The predominantly Shiite Popular Mobilization Units (PMU) has been using weapons provided by the United States, Europe, Russia, and Iran to commit war crimes in Iraq, according to the human rights watchdog Amnesty International.
The list of war crimes includes abductions, torture, and killings, committed by the PMU and other militias fighting alongside the Iraqi military against the Islamic State (ISIS/ISIL).
Patrick Wilcken, researcher on arms control and human rights at Amnesty International, declared:
The [U.S.-backed] Iraqi authorities have helped to arm and equip the PMU militias and pay their salaries – they must stop turning a blind eye to this systematic pattern of serious human rights violations and war crimes.
Any militiamen fighting shoulder to shoulder with the Iraqi military must be thoroughly and rigorously vetted. Those suspected of committing serious violations must be removed from their ranks, pending judicial investigations and prosecutions. Unaccountable and unruly militias must be either truly brought into the fold and discipline of the armed forces, or disarmed and demobilized completely.
Reuters reports that Ahmed al-Assadi, a PMU spokesman, has dismissed the Amnesty International allegations as “lies.”
“These lies falsify truths and contribute directly or indirectly to the continuation of struggles that the Iraqi people and the people of neighboring countries suffer from,” he told a news conference aired by Iraqi state-controlled television.
“This is very clear in this report when it is purposefully slandering an official government institution,” he added, urging the Iraqi government to investigate Amnesty’s sources.
The Amnesty International report came after American Lt. Gen. Stephen Townsend, the top commander of the U.S.-led coalition against ISIS, praised the Iran-allied PMU as a professional force and “remarkably disciplined” allies in an interview with the Daily Beast.
A U.S. defense official told Breitbart News on condition of anonymity that the U.S. military only trains and assists militiamen it has vetted for links to Iran and terrorist groups, as mandated by law, but suggested that certain fighters who fail the vetting process are still allowed to participate in the ongoing offensive to liberate Mosul from ISIS.
“Some Iraqi units have been restricted from receiving assistance because their commander didn’t pass vetting,” revealed the official, adding that “the results of that vetting are reported to congress on a quarterly basis,” as mandated by law.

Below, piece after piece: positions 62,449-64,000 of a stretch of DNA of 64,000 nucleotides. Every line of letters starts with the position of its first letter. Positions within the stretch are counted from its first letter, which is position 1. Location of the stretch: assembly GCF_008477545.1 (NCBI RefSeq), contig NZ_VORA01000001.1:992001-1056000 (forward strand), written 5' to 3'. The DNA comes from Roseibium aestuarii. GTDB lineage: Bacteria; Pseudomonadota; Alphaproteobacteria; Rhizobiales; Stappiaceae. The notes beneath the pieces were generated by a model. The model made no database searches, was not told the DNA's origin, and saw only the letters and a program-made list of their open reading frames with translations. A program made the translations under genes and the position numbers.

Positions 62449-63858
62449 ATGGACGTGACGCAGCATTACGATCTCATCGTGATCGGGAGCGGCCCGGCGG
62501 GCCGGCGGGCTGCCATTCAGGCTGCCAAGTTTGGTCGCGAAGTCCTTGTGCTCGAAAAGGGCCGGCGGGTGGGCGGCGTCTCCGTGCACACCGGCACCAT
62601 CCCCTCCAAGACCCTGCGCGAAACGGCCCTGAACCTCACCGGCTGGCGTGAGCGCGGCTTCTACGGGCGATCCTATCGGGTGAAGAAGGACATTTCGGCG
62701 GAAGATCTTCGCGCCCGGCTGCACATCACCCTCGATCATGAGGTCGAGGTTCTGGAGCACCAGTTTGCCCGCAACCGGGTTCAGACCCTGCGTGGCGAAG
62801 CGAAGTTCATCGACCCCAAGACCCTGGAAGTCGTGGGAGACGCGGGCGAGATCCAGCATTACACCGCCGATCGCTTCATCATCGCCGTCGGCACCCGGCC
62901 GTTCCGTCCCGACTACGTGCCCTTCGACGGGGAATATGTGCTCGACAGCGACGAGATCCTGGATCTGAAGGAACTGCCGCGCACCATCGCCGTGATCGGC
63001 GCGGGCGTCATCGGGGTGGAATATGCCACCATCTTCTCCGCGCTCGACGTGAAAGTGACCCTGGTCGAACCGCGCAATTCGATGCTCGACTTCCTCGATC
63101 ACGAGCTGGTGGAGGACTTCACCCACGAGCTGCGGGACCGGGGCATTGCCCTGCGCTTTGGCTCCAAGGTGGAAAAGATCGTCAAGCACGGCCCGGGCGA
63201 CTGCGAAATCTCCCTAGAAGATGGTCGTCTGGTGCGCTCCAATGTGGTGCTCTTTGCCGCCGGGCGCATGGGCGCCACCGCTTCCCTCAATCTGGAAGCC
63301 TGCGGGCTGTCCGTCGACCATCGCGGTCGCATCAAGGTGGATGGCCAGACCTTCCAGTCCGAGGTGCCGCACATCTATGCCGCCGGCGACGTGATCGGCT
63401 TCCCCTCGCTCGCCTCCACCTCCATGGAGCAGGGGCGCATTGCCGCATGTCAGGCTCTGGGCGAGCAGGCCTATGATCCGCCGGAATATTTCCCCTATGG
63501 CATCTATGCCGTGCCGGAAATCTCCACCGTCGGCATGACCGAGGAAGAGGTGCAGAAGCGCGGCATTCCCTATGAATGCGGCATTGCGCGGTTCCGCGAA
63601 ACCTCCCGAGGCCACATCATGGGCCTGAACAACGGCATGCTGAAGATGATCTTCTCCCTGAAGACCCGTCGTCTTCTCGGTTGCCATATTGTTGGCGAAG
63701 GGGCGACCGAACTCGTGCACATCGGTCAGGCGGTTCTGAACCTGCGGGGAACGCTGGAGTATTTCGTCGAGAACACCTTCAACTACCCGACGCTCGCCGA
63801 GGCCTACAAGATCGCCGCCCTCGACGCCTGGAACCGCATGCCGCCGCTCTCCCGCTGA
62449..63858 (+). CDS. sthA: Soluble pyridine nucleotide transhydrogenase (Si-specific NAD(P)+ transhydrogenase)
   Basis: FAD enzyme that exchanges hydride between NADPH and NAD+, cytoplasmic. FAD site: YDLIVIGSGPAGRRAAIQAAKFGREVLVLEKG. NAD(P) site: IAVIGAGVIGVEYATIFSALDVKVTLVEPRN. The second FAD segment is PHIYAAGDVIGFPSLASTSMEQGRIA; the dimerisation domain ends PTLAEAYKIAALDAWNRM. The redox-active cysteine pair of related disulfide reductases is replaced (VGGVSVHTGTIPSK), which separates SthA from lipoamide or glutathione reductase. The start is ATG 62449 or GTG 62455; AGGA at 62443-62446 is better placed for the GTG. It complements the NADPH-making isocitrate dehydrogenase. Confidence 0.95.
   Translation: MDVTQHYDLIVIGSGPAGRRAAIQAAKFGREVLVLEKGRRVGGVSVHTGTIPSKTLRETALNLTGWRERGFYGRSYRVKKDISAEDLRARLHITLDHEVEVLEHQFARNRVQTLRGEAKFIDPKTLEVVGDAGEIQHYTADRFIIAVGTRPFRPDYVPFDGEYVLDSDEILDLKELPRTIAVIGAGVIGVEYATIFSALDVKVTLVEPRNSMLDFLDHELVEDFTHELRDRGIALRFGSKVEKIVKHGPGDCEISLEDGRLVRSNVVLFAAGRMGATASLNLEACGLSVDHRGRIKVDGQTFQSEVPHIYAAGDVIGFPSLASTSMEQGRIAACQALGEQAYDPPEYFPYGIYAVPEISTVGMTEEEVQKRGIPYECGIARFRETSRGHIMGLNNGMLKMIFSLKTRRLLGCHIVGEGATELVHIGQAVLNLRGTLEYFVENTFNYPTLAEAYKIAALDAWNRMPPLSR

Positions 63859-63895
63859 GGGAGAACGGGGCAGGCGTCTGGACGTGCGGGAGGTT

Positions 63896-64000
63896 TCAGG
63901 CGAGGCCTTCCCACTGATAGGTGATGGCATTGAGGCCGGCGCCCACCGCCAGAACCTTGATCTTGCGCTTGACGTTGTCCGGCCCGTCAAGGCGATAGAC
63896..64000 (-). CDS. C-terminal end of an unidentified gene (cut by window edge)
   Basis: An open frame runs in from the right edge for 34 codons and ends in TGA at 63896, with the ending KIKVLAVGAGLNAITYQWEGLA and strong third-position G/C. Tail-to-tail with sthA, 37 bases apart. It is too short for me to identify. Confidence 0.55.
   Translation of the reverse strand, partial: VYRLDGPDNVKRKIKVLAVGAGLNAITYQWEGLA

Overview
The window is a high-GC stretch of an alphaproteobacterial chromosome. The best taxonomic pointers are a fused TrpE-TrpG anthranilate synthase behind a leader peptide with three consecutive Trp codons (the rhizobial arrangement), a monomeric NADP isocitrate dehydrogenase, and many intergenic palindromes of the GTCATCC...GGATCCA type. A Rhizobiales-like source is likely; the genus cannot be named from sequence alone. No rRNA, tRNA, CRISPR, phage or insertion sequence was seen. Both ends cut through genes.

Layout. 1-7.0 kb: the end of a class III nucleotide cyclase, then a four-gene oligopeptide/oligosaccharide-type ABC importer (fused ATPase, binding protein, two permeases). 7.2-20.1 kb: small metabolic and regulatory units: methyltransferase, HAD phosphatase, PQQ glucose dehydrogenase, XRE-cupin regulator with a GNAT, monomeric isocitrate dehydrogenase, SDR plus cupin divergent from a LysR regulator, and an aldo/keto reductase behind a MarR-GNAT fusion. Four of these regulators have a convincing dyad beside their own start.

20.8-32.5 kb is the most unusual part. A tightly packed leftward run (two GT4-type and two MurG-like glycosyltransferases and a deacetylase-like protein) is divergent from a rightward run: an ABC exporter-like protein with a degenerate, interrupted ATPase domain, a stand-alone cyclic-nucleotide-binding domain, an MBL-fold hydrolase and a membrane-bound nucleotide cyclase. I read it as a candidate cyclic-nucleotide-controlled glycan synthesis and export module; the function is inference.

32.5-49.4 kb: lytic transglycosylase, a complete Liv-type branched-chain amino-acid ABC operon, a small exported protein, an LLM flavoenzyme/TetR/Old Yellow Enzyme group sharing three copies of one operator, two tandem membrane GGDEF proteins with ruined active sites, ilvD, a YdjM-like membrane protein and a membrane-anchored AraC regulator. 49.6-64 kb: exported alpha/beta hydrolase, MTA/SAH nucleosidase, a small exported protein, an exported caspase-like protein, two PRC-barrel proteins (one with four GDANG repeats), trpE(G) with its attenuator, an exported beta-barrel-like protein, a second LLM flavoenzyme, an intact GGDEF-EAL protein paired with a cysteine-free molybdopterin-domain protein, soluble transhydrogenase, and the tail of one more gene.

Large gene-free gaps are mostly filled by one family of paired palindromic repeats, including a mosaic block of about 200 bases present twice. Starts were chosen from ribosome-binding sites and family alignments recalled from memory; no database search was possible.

Although the majority of the PMU, also known as Popular Mobilization Forces (PMF) and Hashid Shaabi, is Shiite, the force also includes Sunni tribesmen and even Christians, according to the Daily Beast.
Citing nearly two and a half years of its own field research, including interviews with dozens of former detainees, witnesses, survivors, and family members of those killed, detained, or missing, Amnesty International reports:
Paramilitary militias nominally operating as part of the Iraqi armed forces in the fight against the armed group calling itself Islamic State (IS) are using arms from Iraqi military stockpiles, provided by the USA, Europe, Russia and Iran, to commit war crimes, revenge attacks and other atrocities.
The predominantly Shi’a militias have used those arms to facilitate the enforced disappearance and abduction of thousands of mainly Sunni men and boys, torture and extrajudicial executions as well as wanton destruction of property.
In total, the militias, including some Shiite groups backed by Iran, reportedly have access to weapons from at least 16 countries, including tanks, artillery, and a wide range of small arms.
“Recent arms transfers have fueled enforced disappearances, abductions, torture, summary killings, and deliberate destruction of civilian property,” notes Amnesty International.
The U.S. has categorically denied collaborating and supporting the PMU forces participating in the ongoing offensive to liberate Mosul, Iraq’s second-largest city and the last major ISIS stronghold in the country.
Nevertheless, various media outlets, including Reuters and the New Yorker, have reported that American forces who are taking part in the ongoing Mosul operation are fighting alongside Iran-allied Shiite militias, including some with American blood on their hands who have been designated terrorist groups such as Hezbollah.
The Iraqi Parliament has enacted a law to make Shiite militias legal and place them under the control of the Iraqi armed forces, though answering directly to Iraq’s Shiite Prime Minister Haidar al-Abadi.
However, the PMU has been receiving Iraqi government support since long before the new law.
Soon after the start of the Mosul offensive on October 17, Army Maj. Gen. Gary J. Volesky, commander of the U.S.-led coalition’s land component, said the U.S. is only backing militias under the control of PM Abadi, claiming that only the Sunni component of the PMU is receiving U.S. support.
The Amnesty International report focuses on four Iraqi militias that have committed serious human rights violations: Munathamat Badr (Badr Brigades or Badr Organization), Asa’ib Ahl al-Haq (League of the Righteous), Kata’ib Hezbollah (Hezbollah Brigades), and the Saraya al-Salam (Peace Brigades).
Iran provides support to most of those militias.